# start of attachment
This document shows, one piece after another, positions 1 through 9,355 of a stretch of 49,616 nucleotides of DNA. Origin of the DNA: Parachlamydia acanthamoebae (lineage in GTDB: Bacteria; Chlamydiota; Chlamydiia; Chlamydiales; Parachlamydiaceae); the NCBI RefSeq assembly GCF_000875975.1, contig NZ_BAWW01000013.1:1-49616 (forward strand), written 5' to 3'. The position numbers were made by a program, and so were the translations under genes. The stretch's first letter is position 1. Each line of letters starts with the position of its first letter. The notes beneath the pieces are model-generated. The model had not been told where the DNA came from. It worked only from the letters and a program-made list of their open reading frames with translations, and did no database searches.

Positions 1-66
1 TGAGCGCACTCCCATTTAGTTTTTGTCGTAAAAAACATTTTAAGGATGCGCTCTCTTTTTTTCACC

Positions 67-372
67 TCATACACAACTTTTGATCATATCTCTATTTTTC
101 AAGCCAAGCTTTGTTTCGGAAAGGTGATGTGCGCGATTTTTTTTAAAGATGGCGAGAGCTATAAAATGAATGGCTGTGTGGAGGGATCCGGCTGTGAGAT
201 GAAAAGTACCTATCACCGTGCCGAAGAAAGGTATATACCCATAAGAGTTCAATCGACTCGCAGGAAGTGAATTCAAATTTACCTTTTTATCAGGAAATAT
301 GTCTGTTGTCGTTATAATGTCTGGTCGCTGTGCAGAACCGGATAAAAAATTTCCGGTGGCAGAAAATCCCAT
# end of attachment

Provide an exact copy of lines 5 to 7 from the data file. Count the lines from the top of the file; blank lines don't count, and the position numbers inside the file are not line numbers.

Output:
67 TCATACACAACTTTTGATCATATCTCTATTTTTC
101 AAGCCAAGCTTTGTTTCGGAAAGGTGATGTGCGCGATTTTTTTTAAAGATGGCGAGAGCTATAAAATGAATGGCTGTGTGGAGGGATCCGGCTGTGAGAT
201 GAAAAGTACCTATCACCGTGCCGAAGAAAGGTATATACCCATAAGAGTTCAATCGACTCGCAGGAAGTGAATTCAAATTTACCTTTTTATCAGGAAATAT